Exercise-induced asthma: treatment and how to continue training

With proper treatment you can continue your training as normal.

Jordan Siemens

Here are some simple but effective adjustments you can make to your Exercise routine.

Start with a warm-up and end with a cool-down.

“This can help your body get used to changes in airflow during exercise,” says Dr. Casciari. Try to make your workouts easier by warming up 10 to 15 minutes before doing activities that vary in intensity. Your doctors can help you determine the best heating and cooling for you, depending on the severity of your asthma and your physical condition.

Protect yourself from cold and dry air

“Even covering your mouth with something warm, like a scarf, when you’re outside can make a big difference,” says Dr. Pennington. If cold temperatures trigger your exercise-induced asthmaand the use of an inhaler doesn’t help, talk to your doctor about other strategies. He may have other tricks and if not, suggest switching to indoor activities during the winter.

breathe through your nose

Many people become mouth breathers when their heart starts pumping, but nasal breathing will warm and humidify the air more than mouth breathing.

Avoid allergy-related asthma triggers

This includes exercising outdoors when pollen is at its peak, resting if you’re sick, as these infections tax your airways, and avoiding chlorinated pools. If you have seasonal allergies to pollen or mold, see an allergist, who can recommend a treatment plan (such as antihistamines or allergy shots) that will help you exercise outdoors if you wish.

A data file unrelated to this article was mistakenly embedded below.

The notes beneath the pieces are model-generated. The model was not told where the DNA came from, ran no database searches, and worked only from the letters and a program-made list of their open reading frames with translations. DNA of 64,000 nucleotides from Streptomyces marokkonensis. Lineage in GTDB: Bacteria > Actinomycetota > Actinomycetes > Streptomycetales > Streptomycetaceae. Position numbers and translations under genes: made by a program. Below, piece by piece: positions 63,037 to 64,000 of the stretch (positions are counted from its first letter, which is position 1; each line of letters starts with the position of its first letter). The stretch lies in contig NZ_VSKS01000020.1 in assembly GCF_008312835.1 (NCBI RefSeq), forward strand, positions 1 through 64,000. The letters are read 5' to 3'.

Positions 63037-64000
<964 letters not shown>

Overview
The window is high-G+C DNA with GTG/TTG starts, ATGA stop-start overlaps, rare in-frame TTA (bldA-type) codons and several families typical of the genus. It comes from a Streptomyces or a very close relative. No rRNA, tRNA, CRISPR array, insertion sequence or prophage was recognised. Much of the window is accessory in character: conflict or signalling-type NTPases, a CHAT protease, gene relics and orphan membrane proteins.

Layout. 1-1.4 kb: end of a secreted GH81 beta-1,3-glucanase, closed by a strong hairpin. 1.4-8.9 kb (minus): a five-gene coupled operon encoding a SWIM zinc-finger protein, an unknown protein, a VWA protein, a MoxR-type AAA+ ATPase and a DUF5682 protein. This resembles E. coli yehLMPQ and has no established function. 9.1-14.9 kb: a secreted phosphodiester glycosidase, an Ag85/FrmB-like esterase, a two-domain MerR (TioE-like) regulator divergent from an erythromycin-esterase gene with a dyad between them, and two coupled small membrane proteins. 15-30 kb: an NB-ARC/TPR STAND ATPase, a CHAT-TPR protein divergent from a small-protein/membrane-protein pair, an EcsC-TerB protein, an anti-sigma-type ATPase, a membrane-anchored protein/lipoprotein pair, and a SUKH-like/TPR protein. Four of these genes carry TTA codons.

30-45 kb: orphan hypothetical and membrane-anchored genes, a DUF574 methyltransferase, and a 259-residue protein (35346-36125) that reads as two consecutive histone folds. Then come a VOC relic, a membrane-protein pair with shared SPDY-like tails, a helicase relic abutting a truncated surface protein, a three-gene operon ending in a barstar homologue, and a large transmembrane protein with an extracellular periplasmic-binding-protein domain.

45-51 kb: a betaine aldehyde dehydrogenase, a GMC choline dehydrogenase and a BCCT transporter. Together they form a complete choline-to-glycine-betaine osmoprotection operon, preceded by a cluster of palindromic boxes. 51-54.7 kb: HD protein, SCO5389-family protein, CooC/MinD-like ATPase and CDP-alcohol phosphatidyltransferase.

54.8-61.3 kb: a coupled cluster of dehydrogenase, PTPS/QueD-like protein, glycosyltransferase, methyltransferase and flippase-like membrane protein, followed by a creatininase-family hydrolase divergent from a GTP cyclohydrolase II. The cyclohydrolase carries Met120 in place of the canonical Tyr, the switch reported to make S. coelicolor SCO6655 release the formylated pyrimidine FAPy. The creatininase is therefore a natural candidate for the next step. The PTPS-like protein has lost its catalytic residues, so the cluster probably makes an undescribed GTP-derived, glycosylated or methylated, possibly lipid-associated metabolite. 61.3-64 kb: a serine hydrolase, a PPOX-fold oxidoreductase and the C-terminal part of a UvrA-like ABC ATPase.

Try playing sports that require short bursts of energy

The sports that require continuous physical exertion, such as long-distance running, endurance sports, or swimming, cause labored breathing without rest. By contrast, practices that require shorter bursts of energy, such as baseball or soccer, do not put as much stress on the lungs. That said: With proper asthma treatment, it is absolutely possible to run long distances or play more demanding sports. The important thing is to know your triggers and listen to your body: “I’ve had Olympic athletes and marathon runners who are asthmatic,” says Dr. Chupp.

Practice deep breathing

The breathing exercises they can improve your quality of life and reduce drug dependency. Any exercise that emphasizes deep breathing—such as yoga—can be a good practice to start with. According to Dr. Chupp, breathing exercises They can also help open your airways and improve airflow, which may reduce asthma symptoms.

Basically, there are many options that can help you if you struggle with exercise-induced bronchoconstriction. Don’t assume that do exercise not for you: talk to your doctor about a treatment plan that can help you get through exercise sessions instead of giving up: “There is always something more we can do to control asthma and making sure everyone can get the level of exercise they want,” says Dr. Sindher.

Article originally published in Self.

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